Verizon selling Vermont lines

Verizon selling Vermont lines

Kelley, Kevin

In reviewing FairPoint Communications’ complex $2.7 billion deal to acquire Verizon’s land lines in northern New England, Vermont regulators say they Will focus on whether FairPoint has the resources to make good on its promises to improve telecommunications services in the state.

“It remains to be seen what this means for Vermont,” says Stephen Wark, consumer-affairs director for the Department of Public Service. “There’s a lot of questions we want to have answered.”

The department’s assessment of the proposed ownership shift of 330,000 Vermont phone lines will be no rubber-stamp formality, Wark emphasizes. He says the two companies outlined “a bold and aggressive timeline” in projecting completion of all regulatory reviews by October. That target can be hit, however, if FairPoint and Verizon “meet our information requests and cooperate fully,” Wark adds.

FairPoint’s acquisition, if approved, will vastly increase the size of the North Carolina-based company. It currently provides local and long-distance calling services as well as data transfer and broadband Internet connections to mainly rural markets in 18 states. FairPoint’s workforce would grow from 900 to 4000 employees once the deal is sealed, and the number of phone lines it owns would also increase exponentially – from 250,000 to 1.6 million.

Altogether, the purchase of Verizon’s local exchanges and related businesses in Vermont, Maine and New Hampshire would make FairPoint the eighth-largest phone company in the United States.

Wark says Vermont regulators welcome FairPoint’s pledges to invest $200 million in the three state’s telecom sectors, to accelerate broadband buildout to areas still reliant exclusively on dialup, and to maintain customer rates at current levels. The Department of Public Service is also giving FairPoint “the benefit of the doubt at this stage” concerning its stated commitment to honor labor-union contracts and to hire hundreds more workers in the three states.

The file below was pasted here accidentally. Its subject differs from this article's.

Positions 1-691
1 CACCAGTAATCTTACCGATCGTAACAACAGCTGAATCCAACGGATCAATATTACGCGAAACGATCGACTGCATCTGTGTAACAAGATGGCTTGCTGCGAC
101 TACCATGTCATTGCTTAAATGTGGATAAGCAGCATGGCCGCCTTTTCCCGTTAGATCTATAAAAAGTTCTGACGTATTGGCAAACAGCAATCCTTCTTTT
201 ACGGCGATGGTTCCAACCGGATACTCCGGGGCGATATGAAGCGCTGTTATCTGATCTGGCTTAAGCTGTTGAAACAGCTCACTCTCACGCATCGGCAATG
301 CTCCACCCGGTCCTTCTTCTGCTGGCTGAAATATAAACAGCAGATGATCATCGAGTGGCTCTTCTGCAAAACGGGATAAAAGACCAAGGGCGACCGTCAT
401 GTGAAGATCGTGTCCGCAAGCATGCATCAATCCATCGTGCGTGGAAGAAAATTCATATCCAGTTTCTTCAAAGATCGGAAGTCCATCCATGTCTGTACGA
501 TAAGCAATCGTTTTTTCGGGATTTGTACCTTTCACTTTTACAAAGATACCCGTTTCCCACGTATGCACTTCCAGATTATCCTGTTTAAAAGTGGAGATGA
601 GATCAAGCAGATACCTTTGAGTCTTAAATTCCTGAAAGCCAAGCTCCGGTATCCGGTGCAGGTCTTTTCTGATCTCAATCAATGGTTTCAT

“We do want to see how all this breaks out for Vermont specifically,” Wark cautions.

The state does look forward to improvements in the wire services Verizon currently provides, Wark says. Noting that the New York-based telecom giant has failed for several years to meet state benchmarks for residential phone repairs, Wark finds that “Verizon has not performed in the way we had hoped.”

The state is also unimpressed with Verizon’s efforts to meet deadlines for expansion of its digital subscriber fines (DSL) network in Vermont, Wark adds. About 62 percent of Verizon’s phone customers in northern New England currently have access to high-speed DSL connections to the Internet. Verizon has promised to reach an 80 percent threshold in Vermont by 2010. “Broadband is the linchpin to the state’s economic vitality,” Wark says. “There’s a need to be more aggressive in the buildout.”

The department has only jawboning power in regard to broadband services, however. It holds statutory authority to regulate land-line telephone operations but not wireless transmission systems or DSL and cable linkages to the Internet.